Where The Truth Lies

Where The Truth Lies


Reviewed by: Ben Sillis

In front of cameras, live to the nation, cabaret duo Morris (Kevin Bacon) and Collins (Colin Firth) laugh, joke and sing in a wholesome, family entertainment sort of way, helping out at telethons for charitable causes and making little girls' dreams come true. But beneath this facade lies a grim and seedy reality of Mafia run nightclubs, orgies with groupies and drug-fuelled binges. Worse still, the end of their career is shrouded in sordid controversy, with the discovery of a dead girl in their hotel suite bathtub. It is the mystery behind this that forms the centrepiece of Armenian-Canadian director Atom Egoyan's latest, and first foray into the genre movie, a competent, if somewhat standard, thriller.

Alison Lohman stars as a naive but stubborn journalist, keen to uncover the truth behind their break up, who gets involved far deeper than she ever anticipated when she falls for Morris, by now a weathered version of his former self, and the film cuts between the Seventies - the absurd disco outfits Lohman wears are accurate to a point - and the Fifties, at the height of their career, as Morris and Collins pursue their Rat Pack lifestyle.

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Colin Firth is surprisingly good in his role, both in the film's past and present. As the younger Collins, he manages to depict the angry reality behind the glowing charm of his stage persona. Indeed, it's quite a surprise - and an exhilarating one at that - to see him beating an overly rowdy heckler senseless backstage. Likewise, his washed up Brit Hollywood actor of later years - based, it seems, on Dudley Moore - reeks superbly of regret and yearning. Wasn't this the man who played Mr Darcy? Wasn't this the same soppy man in Bridget Jones's Diary? Either way, it's as far from the Firth typecast as one could hope for, and he proves to be the film's unexpected delight.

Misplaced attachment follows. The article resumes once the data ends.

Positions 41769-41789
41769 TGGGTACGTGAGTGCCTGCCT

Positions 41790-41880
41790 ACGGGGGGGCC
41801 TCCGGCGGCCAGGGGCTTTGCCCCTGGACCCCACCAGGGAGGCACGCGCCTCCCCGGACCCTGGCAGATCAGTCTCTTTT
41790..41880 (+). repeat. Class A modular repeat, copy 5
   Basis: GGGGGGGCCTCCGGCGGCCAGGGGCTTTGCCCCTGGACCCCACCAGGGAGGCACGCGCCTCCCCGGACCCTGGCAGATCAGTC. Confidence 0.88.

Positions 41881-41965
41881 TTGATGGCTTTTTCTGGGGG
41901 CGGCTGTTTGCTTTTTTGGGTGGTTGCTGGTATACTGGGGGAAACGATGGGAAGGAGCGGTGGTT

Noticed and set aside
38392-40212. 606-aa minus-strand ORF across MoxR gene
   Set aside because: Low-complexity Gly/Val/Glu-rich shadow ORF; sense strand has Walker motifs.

Bacon, too, turns in a good performance, even if he proves to be more credible as the seedy womaniser offstage than the performer on. Lohman, however, is bland and quite irritating, and leaves you with the impression that she was cast purely on the basis of what she looks like naked.

The film is surprisingly graphic, but with a filmmaker like Egoyan, you get the impression that there is a point to the explicitness - indeed, the theme of exposal of truth and personality runs throughout and proves to be integral to the impact of the conclusion. But in his attempt to make a more mainstream film - his last effort, Ararat, was a moving examination of the Armenian genocide through an interrogation of a filmmaker by a US customs officer - he has shunned any noticeable stylistic flair.

Elements of The Usual Suspects are detectable in the twisting plot and numerous (largely false) explanations and, though the intrepid journalist is a tired narrative, the ending is a revelation that will surprise even the most anally retentive of cynics.

Overall, it's a mildly engaging diversion, during which you can't help but feel that you've seen all these antics before in other films.

Reviewed on: 30 Apr 2006
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Where The Truth Lies packshot
A young journalist sets out to discover the truth behind the break up of a cabaret act, who split after a woman was found dead in a bath.
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Read more Where The Truth Lies reviews:

Angus Wolfe Murray ****
The Exile **

Director: Atom Egoyan

Writer: Atom Egoyan, based on the novel by Rupert Holmes

Starring: Kevin Bacon, Colin Firth, Alison Lohman, Sonja Bennett, David Hayman, Rachel Blanchard, Kathryn Winslow, Kristin Adams, Maury Chaykin, Kate Harrell

Year: 2005

Runtime: 108 minutes

BBFC: 18 - Age Restricted

Country: Canada/UK/US


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